As he enters his 50th year in the music business, Haruomi Hosono hasn’t lost his talent for making you wonder what the devil he’s up to. After using modern studio technology to recreate the sounds of mid-20th century pop on “Vu Ja De” in 2017, his latest effort looks to his early career for inspiration.
Following the breakup of Happy End in 1972, Hosono retreated to a house on the outskirts of Tokyo to make his debut solo LP, installing a 16-track mixer in the living room and turning the bedroom into a recording studio. The resulting album, “Hosono House,” is one of the most popular in his diverse back catalog: a breezy set of songs in thrall to the sounds of The Band and Dr. John, with a tossed-off charm that has inspired countless indie rockers since.
Hosono never much cared for it, though, so he’s remade it. On “Hochono House,” he presents a new version of the album that replaces its no-frills, home-recorded aesthetic with an uncanny digital construct, where the fakery is always close to the surface.
Artists re-record old material for a variety of reasons, from the creative to the purely contractual. In Hosono’s case, it seems to have been for want of something better to do.
After spending the past decade working in a retro vernacular with a regular band, he uses the album as an opportunity to tiptoe back into the realm of computer music, exploring the possibilities of virtual instruments and contemporary sound design.
“Bara to Yaju” recalls the more restrained moments of Sketch Show, his early-2000s electronica duo with former Yellow Magic Orchestra bandmate Yukihiro Takahashi, reshaping the original’s New Orleans funk into minimalist, space-age lounge music. Listen with headphones and it’s easier to appreciate both the detail and the strangeness of the production, including a nagging beat that sounds like it’s being played on a saucepan.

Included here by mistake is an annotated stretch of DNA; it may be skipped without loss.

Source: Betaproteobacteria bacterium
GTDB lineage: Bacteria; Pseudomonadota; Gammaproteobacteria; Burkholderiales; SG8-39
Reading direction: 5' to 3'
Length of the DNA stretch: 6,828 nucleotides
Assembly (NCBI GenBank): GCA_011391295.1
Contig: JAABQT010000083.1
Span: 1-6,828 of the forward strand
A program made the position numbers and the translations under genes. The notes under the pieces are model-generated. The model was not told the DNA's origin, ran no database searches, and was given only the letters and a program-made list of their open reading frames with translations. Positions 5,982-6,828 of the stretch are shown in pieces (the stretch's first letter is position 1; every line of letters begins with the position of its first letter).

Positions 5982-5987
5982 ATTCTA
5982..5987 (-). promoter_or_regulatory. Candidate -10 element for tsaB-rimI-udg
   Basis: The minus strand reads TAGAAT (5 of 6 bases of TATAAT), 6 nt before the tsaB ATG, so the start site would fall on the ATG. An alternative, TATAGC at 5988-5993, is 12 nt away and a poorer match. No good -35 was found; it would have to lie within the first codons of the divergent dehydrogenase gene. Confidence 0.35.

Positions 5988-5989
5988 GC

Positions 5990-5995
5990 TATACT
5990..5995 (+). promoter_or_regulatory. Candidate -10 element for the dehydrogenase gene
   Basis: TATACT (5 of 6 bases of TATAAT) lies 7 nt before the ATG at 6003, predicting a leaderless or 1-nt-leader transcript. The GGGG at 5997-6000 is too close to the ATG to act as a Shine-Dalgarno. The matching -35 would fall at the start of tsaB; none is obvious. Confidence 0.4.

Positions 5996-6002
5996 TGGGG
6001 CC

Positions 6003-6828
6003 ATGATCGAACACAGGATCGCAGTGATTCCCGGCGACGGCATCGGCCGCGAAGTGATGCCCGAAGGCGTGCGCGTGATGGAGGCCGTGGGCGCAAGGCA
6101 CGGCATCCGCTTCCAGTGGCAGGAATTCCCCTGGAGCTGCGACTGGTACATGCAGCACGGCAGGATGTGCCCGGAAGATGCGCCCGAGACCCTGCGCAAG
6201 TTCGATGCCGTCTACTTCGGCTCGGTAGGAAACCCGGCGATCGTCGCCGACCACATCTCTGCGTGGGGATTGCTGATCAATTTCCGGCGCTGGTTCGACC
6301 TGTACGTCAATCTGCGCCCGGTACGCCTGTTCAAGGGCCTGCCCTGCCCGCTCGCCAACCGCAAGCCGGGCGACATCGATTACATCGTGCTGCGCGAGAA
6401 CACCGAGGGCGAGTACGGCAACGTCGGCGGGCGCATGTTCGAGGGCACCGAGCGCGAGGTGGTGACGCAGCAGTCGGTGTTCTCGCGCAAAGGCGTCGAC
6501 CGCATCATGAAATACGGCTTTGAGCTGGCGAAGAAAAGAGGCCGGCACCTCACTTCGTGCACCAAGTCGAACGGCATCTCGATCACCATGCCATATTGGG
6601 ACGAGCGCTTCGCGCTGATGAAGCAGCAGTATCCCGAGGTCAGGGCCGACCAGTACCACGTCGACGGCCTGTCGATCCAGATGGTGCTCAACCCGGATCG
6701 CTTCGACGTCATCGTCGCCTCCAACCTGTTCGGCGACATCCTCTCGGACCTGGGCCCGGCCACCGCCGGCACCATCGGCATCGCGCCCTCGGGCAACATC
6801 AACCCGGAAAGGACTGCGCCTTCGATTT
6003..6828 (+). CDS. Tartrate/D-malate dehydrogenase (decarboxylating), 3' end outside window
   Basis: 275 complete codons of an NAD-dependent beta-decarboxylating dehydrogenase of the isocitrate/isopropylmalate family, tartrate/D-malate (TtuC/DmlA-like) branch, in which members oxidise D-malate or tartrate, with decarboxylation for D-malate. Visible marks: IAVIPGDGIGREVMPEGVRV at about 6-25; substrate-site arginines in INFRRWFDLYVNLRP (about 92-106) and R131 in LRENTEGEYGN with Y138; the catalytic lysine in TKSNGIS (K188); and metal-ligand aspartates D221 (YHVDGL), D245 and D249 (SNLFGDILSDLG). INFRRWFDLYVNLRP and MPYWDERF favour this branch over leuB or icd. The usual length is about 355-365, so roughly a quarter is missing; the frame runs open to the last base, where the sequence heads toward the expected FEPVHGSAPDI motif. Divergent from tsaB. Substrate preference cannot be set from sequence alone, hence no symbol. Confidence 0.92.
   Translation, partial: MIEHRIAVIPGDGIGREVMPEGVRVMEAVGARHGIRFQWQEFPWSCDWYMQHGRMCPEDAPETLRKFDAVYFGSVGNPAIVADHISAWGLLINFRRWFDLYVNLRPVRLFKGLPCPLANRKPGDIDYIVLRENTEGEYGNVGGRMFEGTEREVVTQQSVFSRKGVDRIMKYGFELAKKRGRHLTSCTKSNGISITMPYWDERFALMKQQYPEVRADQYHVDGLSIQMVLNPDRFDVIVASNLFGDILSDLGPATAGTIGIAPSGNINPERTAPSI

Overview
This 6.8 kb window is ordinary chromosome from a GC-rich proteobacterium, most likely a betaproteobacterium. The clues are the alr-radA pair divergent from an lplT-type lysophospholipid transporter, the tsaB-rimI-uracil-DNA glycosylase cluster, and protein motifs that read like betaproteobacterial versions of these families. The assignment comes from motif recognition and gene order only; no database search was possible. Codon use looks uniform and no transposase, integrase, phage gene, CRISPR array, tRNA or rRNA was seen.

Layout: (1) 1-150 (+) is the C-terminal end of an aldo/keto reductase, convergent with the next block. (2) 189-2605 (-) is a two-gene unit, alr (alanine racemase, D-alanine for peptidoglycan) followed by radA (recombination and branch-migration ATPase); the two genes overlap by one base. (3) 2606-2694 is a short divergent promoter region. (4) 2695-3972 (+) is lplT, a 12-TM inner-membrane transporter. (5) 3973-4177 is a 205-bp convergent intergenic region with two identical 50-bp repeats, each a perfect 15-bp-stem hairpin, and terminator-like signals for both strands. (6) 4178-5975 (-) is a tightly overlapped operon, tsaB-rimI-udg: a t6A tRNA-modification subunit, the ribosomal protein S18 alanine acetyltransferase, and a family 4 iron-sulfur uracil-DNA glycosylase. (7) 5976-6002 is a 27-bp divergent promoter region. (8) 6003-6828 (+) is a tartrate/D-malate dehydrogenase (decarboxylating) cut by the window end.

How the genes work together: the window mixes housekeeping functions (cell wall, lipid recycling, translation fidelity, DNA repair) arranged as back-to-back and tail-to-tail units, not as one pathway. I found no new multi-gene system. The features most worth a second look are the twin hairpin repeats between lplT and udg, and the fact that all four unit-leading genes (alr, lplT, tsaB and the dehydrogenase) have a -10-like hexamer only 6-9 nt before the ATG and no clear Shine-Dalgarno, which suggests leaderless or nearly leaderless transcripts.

The first side of the album — which plays in reverse track order — continues in a distinctly synthetic vein. “Ai Ai Gasa ~ Broken Radio Version” gets warped and buffeted by radio interference before vanishing in a wash of ambient synthesizer; “Koi wa Momoiro” sounds like a Kratfwerk track that’s reached retirement age. “Fuku wa Uchi Oni wa Soto,” one of the highlights, transforms the original’s kalimba riff into a polyrhythmic kaleidoscope that could pass for something by Juana Molina or Francis Bebey.
Just when it’s starting to sound like Hosono has gone fully electronic again, he confuses things by including a lo-fi recording of “Party” from the mid-’70s, just piano and voice floating in a soup of amplified room noise.
The music in the album’s second half comes closer to resembling a real band and loses a little sparkle. “Owari no Kisetsu” is turned into the kind of whimsical, guitar-led instrumental you might hear on the soundtrack of a gardening documentary. “Boku wa Chotto” is given a fresh set of lyrics and thoroughly purged of its country-rock groove, though the pedestrian drum programming here isn’t much of an improvement.
Throughout, Hosono delivers his vocals with a panache that was lacking on the original album — one of the reasons, apparently, that he was dissatisfied with it.
On the closing rendition of “Rock-A-Bye My Baby,” he croons the melody to a simple accompaniment of acoustic guitar and a metronome click, as ambient noise floods the mix. It sounds like it was recorded on a sunny morning with the windows wide open. It sounds, too, like he’s having fun.
In a time of both misinformation and too much information, quality journalism is more crucial than ever.
By subscribing, you can help us get the story right.